Mice and Men


You can fool most of the people most of the time,
And that´s good enough for government work.


I have always taken to myself the role of clown or jester.
The frank exponent of radical fallibility.
That everyone, without exception, is, at times,
An arsehole, and much more often than they think,
And most of all when no one´s looking.
That no-one is ever right all of the time, if ever.
This obliges me to always haunt the edges
Of those ceremonies by which the world
Comes to belong, each to and in the all.
Belonging is for others. As the wise man said,
I would not belong to any tribe
That would have me for a member.
A tragic post perhaps?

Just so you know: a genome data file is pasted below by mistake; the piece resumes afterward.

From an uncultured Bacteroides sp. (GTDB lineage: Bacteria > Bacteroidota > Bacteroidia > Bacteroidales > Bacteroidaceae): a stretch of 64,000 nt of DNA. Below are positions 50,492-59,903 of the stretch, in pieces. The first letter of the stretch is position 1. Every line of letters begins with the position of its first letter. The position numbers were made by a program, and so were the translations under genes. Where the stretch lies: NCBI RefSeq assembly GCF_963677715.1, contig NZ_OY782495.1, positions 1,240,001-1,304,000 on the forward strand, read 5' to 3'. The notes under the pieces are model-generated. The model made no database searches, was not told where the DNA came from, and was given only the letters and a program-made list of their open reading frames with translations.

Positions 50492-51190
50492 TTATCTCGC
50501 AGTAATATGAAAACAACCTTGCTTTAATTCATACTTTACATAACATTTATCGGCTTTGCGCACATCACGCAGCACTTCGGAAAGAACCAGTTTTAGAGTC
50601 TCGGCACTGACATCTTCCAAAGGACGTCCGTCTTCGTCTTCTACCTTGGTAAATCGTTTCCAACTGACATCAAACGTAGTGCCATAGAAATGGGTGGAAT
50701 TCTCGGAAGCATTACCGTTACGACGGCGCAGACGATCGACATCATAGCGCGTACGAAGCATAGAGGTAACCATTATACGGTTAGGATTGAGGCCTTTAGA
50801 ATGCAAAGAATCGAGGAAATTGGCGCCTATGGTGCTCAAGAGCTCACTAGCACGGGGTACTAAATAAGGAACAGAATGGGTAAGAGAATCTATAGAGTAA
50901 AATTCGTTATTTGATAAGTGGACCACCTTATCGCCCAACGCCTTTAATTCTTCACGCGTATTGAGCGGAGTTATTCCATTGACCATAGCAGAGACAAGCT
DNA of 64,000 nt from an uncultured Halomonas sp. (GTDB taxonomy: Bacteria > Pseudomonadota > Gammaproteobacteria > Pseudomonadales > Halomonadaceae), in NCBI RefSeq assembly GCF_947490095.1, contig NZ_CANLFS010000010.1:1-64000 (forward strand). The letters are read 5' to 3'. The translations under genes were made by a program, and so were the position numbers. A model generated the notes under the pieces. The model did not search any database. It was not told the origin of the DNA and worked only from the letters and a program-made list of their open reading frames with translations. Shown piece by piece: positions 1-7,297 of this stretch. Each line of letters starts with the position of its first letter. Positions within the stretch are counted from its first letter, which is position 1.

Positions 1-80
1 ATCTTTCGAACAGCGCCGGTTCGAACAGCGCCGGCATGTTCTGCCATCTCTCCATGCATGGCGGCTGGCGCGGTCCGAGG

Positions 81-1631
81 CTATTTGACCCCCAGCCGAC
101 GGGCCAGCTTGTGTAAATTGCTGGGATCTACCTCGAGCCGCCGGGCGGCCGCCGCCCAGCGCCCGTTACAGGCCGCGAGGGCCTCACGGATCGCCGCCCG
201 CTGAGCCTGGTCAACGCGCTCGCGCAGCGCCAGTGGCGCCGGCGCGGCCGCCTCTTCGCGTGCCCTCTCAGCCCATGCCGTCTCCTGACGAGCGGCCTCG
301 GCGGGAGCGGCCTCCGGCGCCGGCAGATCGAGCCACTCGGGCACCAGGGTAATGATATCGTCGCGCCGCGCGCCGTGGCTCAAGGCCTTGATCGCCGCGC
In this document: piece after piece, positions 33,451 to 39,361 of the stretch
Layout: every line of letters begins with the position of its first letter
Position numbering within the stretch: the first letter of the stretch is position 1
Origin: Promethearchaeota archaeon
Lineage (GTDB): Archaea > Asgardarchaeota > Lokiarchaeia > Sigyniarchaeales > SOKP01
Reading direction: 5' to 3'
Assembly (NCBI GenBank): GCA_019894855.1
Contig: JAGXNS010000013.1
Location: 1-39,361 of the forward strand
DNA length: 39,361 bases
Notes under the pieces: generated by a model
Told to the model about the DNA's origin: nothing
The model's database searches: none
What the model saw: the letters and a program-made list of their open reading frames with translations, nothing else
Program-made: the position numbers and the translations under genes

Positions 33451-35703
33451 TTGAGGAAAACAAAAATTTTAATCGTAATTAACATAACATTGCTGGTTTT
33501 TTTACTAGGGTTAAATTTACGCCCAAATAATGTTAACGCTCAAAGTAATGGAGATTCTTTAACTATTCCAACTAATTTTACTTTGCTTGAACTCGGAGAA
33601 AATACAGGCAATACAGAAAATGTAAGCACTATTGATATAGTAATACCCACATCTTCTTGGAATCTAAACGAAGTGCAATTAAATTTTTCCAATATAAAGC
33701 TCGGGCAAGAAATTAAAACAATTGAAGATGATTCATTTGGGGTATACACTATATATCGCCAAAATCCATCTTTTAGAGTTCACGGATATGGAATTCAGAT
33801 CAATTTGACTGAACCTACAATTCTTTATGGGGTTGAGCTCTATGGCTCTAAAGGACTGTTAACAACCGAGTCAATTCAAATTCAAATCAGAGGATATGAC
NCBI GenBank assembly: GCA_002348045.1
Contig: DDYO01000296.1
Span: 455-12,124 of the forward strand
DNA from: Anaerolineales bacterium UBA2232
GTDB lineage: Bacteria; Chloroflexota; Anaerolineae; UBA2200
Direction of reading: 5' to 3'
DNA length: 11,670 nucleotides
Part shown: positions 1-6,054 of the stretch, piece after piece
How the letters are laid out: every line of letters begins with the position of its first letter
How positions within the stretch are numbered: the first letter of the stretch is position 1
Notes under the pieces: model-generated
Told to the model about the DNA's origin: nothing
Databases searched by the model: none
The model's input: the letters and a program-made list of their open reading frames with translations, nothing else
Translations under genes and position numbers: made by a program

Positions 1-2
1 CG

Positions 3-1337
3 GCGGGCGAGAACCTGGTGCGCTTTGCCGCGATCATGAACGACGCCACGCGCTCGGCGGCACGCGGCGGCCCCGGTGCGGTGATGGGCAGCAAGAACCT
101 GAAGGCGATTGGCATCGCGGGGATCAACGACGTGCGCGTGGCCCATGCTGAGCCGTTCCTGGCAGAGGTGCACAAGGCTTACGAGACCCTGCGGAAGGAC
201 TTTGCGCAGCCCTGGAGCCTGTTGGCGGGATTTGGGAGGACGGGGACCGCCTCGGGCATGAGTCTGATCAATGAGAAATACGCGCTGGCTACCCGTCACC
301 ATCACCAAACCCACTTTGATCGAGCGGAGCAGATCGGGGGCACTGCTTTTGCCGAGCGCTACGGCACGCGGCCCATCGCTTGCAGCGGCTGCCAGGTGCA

But does not someone have to do it?
And it pays well, in ways hard to explain.
I take self-doubt to be the beginning of all wisdom.
Confidence is always misplaced, until all other positions
Have been tried, and proved wanting.


If there truly be no soul,
And men are really only what they seem,
Then my indignance at this vicious, crummy world
Is not misplaced. For each wicked man
Redeemed, removed, reformed,
At least one more stands to take his place.
For each fool made wiser,
Each ignorance enlightened,
Each bigotry placated and
Each hate with compassion tempered,
A queue stretches, all the way
To Jupiter and back,
Of eager applicants to the post vacated.
In the tyrant, the gangster, or the miser,
Some little shining spirit germ must yet reside,
Concealed, if this world is to be tolerated.
So, there has to be, it seems to me,
At least the possibility of soul.
Else, why bother breathe this air at all?

Copyright © John Ferngrove 2009